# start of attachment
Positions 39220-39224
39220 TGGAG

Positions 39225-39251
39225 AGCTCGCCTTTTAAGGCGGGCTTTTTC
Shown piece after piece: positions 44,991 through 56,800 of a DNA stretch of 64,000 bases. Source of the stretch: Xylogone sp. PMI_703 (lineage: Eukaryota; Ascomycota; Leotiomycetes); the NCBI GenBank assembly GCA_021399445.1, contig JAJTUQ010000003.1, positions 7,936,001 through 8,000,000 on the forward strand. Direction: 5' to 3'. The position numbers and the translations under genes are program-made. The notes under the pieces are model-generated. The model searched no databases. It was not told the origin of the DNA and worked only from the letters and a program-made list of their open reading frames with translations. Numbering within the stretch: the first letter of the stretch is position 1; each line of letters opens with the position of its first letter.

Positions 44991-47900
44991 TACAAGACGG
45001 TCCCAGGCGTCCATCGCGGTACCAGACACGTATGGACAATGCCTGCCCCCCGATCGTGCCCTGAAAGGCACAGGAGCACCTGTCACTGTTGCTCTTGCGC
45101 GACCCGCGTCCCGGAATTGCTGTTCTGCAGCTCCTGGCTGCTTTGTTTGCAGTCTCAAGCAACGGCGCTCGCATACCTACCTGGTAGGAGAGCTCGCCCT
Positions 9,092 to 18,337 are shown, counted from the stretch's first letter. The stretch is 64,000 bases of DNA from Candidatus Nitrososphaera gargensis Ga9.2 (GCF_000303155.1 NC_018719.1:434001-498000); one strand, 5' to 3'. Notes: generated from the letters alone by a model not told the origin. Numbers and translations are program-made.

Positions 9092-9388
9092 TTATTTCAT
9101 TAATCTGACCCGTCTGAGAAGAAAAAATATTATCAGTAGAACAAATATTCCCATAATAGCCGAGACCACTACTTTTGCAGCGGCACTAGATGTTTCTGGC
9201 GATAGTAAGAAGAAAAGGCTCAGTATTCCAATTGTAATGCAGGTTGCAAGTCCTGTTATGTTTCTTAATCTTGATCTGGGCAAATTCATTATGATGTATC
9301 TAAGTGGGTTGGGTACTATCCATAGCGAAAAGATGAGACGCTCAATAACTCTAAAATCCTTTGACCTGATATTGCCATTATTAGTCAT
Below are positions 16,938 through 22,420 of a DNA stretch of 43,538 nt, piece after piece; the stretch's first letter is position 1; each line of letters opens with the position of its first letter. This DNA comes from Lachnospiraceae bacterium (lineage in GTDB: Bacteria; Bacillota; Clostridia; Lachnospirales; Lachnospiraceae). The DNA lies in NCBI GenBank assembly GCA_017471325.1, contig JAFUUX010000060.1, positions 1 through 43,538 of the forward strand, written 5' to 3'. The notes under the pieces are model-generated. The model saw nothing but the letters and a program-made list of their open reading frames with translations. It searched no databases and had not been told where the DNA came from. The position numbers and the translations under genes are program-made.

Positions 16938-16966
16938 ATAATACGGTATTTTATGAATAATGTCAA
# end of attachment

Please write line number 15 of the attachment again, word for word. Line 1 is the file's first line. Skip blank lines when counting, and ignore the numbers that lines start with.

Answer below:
9301 TAAGTGGGTTGGGTACTATCCATAGCGAAAAGATGAGACGCTCAATAACTCTAAAATCCTTTGACCTGATATTGCCATTATTAGTCAT